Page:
I will never forget what happened after having shot a Masters Dairy Iced Coffee milk ad in Perth. Titled “Masters Reject,” this spot was a classic. It opened up on a cow munching on a sack of coffee beans in a barn.

This cow was essentially the coffee taster, presumably eating only the very best beans. And when they weren’t up to scratch, out they’d go!! The cow would proceed to spit out a sub-standard bean, the bean ricocheting around the barn. It bounced off of an old car door, flew through a cobweb, pinged off a horseshoe, upset a thermos flask, tipped over a dusty wind vane, and upset a couple of chooks before bouncing off an old tractor and rolling down a tin down-pipe into a bowl marked “rejects.”

We cut back to the cow nodding his or her approval with an accompanying “mmmm.” We cut to a pack shot. The voice over reads. “Masters coffee, for people with taste.”

All great so far.

As we had recreated the spat bean by shooting pellets from a BB gun around the barn, recording sound would have been a waste of time.

So, loaded with a wide range of tin shapes, buckets, thermos flasks, downpipes, tin trays, coffee beans and enough saliva to create spits, splats, pings, and other assorted lewd cow sounds, I entered the sound studio.

There, engineer Ric Curtin and I set up all of the props in front of the microphone, and recorded the necessary sounds in sync to the offline vision. Ric recorded as I dropped, threw, bounced, hmmmed, slammed, spat, and pinged various beans, stones, sweets, berries, little rocks, and other coffee bean sound-a-likes. It was one of the most satisfying, fun days of my career.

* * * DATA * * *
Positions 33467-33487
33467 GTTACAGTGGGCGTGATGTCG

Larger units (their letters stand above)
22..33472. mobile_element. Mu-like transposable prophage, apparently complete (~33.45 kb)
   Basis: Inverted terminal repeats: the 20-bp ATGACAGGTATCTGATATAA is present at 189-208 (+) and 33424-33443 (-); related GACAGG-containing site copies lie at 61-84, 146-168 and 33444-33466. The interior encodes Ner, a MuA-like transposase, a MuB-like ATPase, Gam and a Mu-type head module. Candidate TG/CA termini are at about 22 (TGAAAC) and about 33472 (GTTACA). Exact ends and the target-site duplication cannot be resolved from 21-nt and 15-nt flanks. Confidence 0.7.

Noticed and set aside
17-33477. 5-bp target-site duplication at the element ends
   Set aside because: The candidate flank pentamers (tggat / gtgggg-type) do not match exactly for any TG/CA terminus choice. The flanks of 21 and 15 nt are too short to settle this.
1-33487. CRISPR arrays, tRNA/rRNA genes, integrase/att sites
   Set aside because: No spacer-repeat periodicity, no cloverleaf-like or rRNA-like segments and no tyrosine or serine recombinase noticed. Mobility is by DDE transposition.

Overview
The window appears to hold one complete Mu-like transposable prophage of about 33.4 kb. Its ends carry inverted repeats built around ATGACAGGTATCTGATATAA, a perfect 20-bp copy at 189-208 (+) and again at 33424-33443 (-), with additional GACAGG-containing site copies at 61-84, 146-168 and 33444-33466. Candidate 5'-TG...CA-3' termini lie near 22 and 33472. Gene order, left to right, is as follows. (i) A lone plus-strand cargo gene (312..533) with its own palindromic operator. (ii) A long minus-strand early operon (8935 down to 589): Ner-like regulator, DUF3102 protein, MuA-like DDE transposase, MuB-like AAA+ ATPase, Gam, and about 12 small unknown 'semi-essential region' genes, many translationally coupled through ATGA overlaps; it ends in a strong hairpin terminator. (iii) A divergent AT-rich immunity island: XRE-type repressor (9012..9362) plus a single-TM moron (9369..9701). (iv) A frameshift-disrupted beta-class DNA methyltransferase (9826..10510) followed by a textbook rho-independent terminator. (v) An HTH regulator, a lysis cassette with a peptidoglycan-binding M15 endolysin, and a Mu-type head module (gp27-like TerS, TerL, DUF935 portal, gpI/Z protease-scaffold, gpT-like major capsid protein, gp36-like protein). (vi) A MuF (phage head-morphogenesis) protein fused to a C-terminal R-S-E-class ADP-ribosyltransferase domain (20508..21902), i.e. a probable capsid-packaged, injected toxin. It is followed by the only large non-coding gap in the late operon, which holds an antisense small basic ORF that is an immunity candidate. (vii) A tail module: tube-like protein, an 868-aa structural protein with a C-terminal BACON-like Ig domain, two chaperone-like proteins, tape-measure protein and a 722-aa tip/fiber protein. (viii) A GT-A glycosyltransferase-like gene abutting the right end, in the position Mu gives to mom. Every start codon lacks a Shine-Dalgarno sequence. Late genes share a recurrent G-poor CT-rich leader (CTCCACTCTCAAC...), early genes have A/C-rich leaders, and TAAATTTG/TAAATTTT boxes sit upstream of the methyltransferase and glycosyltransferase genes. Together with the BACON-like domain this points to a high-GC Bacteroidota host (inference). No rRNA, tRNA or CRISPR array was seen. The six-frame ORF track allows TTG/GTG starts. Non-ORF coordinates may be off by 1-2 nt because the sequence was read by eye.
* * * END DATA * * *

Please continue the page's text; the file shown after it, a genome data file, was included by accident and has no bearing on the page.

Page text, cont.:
7. Resourcing sound libraries.

For the chooks, we fell back on a sound library.

Pooping chooks on a soundstage was too much of a mess to imagine.

Here is the finished commercial on YouTube.

Ok it was a while back!!

Back to present day.


8. Multitasking as an option.

I was out on a shoot in the West Australian wheat belt recently; Just me as director/shooter and a sound recordist. The sound recordist not only shared the driving, not only was my camera assistant, not only recorded sound but was the drone operator. He had realised an opportunity to multitask himself, went and bought a DJI Phantom 4, got his drone license and now enjoys an extra income.

Something for all to consider. When the budget is tight and the producer needs to make the most with it, multitasking may make a difference to pick you for the job over that guy who can only do one thing. But beware: one awesome sound recordist who gives peace of mind to the director is definitely more valuable than a mediocre multitasking one whose job will need to be amended later.




The sound recordist runs an extremely finite department on a film set. They must be acutely aware of every puff of wind, low flying crow or craft, or a soft, stifled, background sneeze. They are in control of a most critical element in a film production, so must be constantly on the ball – ready to halt the shoot, reset the scene and do it all again, all because a phone went off in someone’s pocket 50 metres away (that’s a carton of beer on most sets).

A pro, keen-listening, quick-thinking, fast-reacting sound recordist is worth their weight in gold. 

But ain’t that the case with every crew member.